Acute microcirculatory effects of medium frequency versus high frequency neuromuscular electrical stimulation in critically ill patients - a pilot study

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Abstract

Intensive care unit-acquired weakness (ICUAW) is a common complication, associated with significant morbidity. Neuromuscular electrical stimulation (NMES) has shown promise for prevention. NMES acutely affects skeletal muscle microcirculation; such effects could mediate the favorable outcomes. However, optimal current characteristics have not been defined. This study aimed to compare the effects on muscle microcirculation of a single NMES session using medium and high frequency currents. ICU patients with systemic inflammatory response syndrome (SIRS) or sepsis of three to five days duration and patients with ICUAW were studied. A single 30-minute NMES session was applied to the lower limbs bilaterally using current of increasing intensity. Patients were randomly assigned to either the HF (75 Hz, pulse 400 μs, cycle 5 seconds on - 21 seconds off) or the MF (45 Hz, pulse 400 μs, cycle 5 seconds on - 12 seconds off) protocol. Peripheral microcirculation was monitored at the thenar eminence using near-infrared spectroscopy (NIRS) to obtain tissue O2 saturation (StO2); a vascular occlusion test was applied before and after the session. Local microcirculation of the vastus lateralis was also monitored using NIRS. Thirty-one patients were randomized. In the HF protocol (17 patients), peripheral microcirculatory parameters were: thenar O2 consumption rate (%/minute) from 8.6 ± 2.2 to 9.9 ± 5.1 (P = 0.08), endothelial reactivity (%/second) from 2.7 ± 1.4 to 3.2 ± 1.9 (P = 0.04), vascular reserve (seconds) from 160 ± 55 to 145 ± 49 (P = 0.03). In the MF protocol: thenar O2 consumption rate (%/minute) from 8.8 ± 3.8 to 9.9 ± 3.6 (P = 0.07), endothelial reactivity (%/second) from 2.5 ± 1.4 to 3.1 ± 1.7 (P = 0.03), vascular reserve (seconds) from 163 ± 37 to 144 ± 33 (P = 0.001). Both protocols showed a similar effect. In the vastus lateralis, average muscle O2 consumption rate was 61 ± 9%/minute during the HF protocol versus 69 ± 23%/minute during the MF protocol (P = 0.5). The minimum amplitude in StO2 was 5 ± 4 units with the HF protocol versus 7 ± 4 units with the MF protocol (P = 0.3). Post-exercise, StO2 increased by 6 ± 7 units with the HF protocol versus 5 ± 4 units with the MF protocol (P = 0.6). These changes correlated well with contraction strength. A single NMES session affected local and systemic skeletal muscle microcirculation. Medium and high frequency currents were equally effective.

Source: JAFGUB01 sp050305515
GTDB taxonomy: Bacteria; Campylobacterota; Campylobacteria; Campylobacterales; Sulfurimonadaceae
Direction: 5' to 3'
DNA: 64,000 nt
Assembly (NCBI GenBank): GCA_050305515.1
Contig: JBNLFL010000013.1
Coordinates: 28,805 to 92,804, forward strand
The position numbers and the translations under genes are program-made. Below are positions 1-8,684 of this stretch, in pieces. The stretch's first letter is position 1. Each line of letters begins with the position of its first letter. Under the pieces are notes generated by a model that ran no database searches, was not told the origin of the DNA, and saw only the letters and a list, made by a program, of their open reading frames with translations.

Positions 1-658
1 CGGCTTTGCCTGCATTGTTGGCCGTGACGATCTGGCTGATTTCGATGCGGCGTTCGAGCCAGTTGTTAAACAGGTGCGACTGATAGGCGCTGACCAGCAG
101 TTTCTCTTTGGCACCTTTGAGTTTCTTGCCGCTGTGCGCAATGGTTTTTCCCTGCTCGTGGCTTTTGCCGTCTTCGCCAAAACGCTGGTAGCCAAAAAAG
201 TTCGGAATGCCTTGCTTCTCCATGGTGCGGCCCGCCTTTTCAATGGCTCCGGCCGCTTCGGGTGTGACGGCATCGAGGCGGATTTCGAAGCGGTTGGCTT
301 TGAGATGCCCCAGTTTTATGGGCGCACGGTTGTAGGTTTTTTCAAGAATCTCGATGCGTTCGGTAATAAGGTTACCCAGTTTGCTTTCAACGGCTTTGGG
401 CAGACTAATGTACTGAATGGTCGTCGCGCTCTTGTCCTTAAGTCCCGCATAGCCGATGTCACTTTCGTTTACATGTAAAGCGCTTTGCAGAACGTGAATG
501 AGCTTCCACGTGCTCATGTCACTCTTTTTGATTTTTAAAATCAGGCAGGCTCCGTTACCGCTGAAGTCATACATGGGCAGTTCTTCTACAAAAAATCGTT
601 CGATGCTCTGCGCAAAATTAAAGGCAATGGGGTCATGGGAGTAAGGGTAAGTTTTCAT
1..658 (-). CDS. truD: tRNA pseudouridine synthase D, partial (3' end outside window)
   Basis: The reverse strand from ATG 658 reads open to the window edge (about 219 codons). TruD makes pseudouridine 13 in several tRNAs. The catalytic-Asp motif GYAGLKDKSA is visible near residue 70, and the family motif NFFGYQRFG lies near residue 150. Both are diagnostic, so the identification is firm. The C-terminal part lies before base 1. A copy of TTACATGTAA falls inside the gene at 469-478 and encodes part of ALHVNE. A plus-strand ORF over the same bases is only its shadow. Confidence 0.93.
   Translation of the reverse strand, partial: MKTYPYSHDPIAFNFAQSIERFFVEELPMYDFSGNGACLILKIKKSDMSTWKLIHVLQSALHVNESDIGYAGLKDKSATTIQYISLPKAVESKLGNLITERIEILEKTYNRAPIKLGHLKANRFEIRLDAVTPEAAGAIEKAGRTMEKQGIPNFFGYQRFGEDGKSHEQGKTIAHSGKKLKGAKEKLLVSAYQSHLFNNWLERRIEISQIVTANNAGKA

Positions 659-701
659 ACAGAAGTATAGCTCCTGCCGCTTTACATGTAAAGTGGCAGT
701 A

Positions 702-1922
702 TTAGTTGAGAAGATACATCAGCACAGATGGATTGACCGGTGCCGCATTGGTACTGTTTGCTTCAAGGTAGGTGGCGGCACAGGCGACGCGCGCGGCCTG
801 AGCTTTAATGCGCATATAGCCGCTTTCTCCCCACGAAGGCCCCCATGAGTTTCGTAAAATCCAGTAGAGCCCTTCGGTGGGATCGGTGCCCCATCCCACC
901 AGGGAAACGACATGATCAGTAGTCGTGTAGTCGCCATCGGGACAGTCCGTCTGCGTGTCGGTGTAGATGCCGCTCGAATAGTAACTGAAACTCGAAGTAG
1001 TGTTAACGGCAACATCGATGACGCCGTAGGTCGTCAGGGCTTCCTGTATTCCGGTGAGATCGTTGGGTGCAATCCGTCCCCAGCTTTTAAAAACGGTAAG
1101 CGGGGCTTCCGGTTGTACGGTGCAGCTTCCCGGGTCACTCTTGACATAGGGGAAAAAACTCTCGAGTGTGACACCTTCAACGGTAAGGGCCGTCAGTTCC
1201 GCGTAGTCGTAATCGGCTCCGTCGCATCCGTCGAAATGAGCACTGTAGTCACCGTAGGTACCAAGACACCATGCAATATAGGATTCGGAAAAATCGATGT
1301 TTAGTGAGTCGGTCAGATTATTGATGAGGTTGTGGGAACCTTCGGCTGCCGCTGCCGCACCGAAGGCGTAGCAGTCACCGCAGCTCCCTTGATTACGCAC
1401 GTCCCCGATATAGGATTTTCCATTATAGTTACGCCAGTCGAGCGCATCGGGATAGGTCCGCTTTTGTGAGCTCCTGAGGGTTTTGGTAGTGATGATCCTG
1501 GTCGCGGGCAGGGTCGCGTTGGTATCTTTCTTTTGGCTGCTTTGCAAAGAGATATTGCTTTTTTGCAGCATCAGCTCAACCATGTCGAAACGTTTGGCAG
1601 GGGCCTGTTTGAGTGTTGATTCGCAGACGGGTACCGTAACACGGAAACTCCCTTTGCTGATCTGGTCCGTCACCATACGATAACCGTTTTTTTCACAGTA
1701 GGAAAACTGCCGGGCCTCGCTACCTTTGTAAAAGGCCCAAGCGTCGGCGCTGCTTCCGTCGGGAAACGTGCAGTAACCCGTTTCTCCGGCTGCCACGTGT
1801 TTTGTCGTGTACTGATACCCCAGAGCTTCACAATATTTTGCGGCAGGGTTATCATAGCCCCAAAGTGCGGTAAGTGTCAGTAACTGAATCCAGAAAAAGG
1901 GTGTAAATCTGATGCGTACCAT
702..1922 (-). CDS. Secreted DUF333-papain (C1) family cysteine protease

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Angelopoulos, E., Karatzanos, E., Dimopoulos, S., Mitsiou, G., Stefanou, C., Patsaki, I., … Nanas, S. (2013). Acute microcirculatory effects of medium frequency versus high frequency neuromuscular electrical stimulation in critically ill patients - a pilot study. Annals of Intensive Care, 3(1), 1–9. https://doi.org/10.1186/2110-5820-3-39

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